I hope you continue to join me on my journey – one recipe at a time! 🙂


P.S. You can also find me on Facebook if you haven’t already 😉

Al-Batinah, Oman

postcard from oman

I’ve been a little hush on the blog lately… But for a good reason. I’ve been holidaying in Oman for several weeks, visiting with my partner’s family. The country here is very beautiful, full of historical sites and souqs.

Al-Nakhal Fort in Al-Batinah, Oman

Al-Nakhal Fort in Al-Batinah, Oman

As my stay here has come to a close, and my plane to Dubai is just a few hours away, I had to share with you the highlight of my trip. I call it my biggest “Oh, man!” in Oman moment 😉

About 2 weeks into the trip, we were driving by a nearby souq and in drifted the smell of “shwa” or as I say “mashaawi“. Mashaawi, in my home country, basically refers to meat that’s been barbecued on coal, often the meat is skewered and marinated, and when cooked, it’s served with bread, finely diced red onion and parsley… YUM!

So this roadside bbq gave off a teasing smell – one that brought back memories of our childhood family barbecues – and although the formula of raw meat, cooked on the roadside, by a stranger with no clear idea of food preparation cleanliness sounds like a disaster – the urge became too strong to resist!

And so the decision was made, we’ll buy 1 of each skewer… It was one of those “my Arab belly can handle it, I grew up on this stuff” and “let’s say bismillah and hope for the best” kind of thought process. 😕

And 5 minutes later, I was sitting in the car, questioning what we had just bought, thinking there was only one way to find out. I could tell two of the skewers were chicken and liver, and there was a lamb one, but what was that last skewer?

Meat Skewers

I ate one of the skewers before I took this.. Can you tell which skewer is the adventurous one?

It was a little chewy in texture, white in colour, and would have been pretty bland without the basting on it. I couldn’t quite put my finger on it. Until my partner’s darling mother piped, “Ohh it’s sheep testicles!” right in the middle of my mouthful of the meat. 😮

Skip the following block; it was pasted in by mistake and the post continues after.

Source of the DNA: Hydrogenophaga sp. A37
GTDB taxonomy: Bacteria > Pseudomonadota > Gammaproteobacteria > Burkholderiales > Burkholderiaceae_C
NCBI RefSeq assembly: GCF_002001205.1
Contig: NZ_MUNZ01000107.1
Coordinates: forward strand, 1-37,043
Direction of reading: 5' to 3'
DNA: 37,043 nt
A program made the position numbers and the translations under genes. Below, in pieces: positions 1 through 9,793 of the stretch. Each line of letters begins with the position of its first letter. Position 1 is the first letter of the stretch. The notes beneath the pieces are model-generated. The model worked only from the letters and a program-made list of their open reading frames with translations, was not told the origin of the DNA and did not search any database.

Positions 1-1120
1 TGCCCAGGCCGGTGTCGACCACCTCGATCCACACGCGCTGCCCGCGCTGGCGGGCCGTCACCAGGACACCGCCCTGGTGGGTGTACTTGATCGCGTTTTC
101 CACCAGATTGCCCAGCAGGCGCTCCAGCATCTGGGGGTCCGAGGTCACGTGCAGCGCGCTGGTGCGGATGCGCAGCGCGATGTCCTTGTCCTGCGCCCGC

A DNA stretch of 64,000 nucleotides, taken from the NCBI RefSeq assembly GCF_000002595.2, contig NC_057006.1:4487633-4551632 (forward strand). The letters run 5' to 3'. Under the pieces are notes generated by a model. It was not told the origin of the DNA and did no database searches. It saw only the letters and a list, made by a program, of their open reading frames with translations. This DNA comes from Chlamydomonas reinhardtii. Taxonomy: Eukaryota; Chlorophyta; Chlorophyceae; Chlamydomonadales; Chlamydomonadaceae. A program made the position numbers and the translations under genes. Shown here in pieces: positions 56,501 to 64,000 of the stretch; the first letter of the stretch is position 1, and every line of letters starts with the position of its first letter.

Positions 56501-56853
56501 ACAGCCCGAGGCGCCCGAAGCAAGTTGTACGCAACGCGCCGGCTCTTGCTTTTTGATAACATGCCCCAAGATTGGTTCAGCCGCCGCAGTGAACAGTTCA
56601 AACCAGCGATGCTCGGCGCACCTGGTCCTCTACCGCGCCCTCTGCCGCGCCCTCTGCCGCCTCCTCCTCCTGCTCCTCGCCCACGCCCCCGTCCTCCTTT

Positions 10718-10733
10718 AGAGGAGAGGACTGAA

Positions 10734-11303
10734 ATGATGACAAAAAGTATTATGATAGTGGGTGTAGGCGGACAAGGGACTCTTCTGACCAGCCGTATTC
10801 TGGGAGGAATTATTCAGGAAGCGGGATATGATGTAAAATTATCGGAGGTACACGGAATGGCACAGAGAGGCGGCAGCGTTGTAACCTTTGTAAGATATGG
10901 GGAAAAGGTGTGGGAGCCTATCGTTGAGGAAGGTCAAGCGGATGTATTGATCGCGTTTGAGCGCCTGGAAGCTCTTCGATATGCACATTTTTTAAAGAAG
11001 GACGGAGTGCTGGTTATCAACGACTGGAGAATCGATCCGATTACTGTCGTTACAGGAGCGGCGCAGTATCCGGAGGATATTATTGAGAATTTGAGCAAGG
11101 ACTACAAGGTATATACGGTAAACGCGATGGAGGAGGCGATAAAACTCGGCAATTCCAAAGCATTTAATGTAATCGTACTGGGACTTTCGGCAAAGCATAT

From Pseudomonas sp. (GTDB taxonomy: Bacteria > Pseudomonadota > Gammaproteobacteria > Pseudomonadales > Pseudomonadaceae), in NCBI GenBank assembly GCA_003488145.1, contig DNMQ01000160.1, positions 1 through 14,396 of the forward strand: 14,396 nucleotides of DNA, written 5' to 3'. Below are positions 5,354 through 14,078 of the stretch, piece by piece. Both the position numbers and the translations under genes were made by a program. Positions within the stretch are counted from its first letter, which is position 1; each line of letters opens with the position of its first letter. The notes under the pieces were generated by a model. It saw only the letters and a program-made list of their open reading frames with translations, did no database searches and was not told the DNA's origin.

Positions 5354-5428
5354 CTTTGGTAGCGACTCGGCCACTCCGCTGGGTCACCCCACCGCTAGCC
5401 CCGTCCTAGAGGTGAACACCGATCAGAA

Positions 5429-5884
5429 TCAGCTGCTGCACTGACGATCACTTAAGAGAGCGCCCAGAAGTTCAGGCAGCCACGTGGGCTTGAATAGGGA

Yikes! I didn’t really know what to think. I was in shock a little, I really have tried everything now, I thought. Then my mind swirled between the chewiness in my mouth, the adventurous stew of maddog, and my uncle’s wife who loves pan-frying the stuff.

Rest assured… it went down and stayed down, phew!
What has been your most adventurous holiday treat to date?

makdous and filling

makdous recipe

If I was told I had to ditch my uni job and enter full time work immediately, and that I could have any job I wanted, I’d probably choose a food magazine job – like a test kitchen chef or stylist (and I’ll attempt to fill in the photographer’s job when they’re on sick leave, too 😉 ) I mean it’s about time one of our food mags brought an authentic middle-eastern blogger into their kitchen to make things not often made… Oh when will we be recognised?! 😉

makdous jar

huh? what’s makdous? click the pic above find out! 🙂

Well… I mention this as I’ve been itching to try out a couple of things: making magdous & making a Syrian breakfast spread to photograph. Since I haven’t picked up my camera properly for many months now, I thought to combine the two opportunities and give my hand a go at styling and photographing – as though I was doing it for delicious. or Gourmet Traveller.

a typical syrian breakfast spread

…a typical Syrian breakfast spread… and that magazine shot I was aiming for 😉

So the story begins back in June of 2011 when my grandma who’d come all the way from Syria took me through the steps of making magdous. I captured her step by step technique and posted it here, and since then I’ve had so many messages & comments from people who’ve given it a go. (If this is your first time, I’d use that post for reference as my post below is more of a reflection of how I went making them alone.)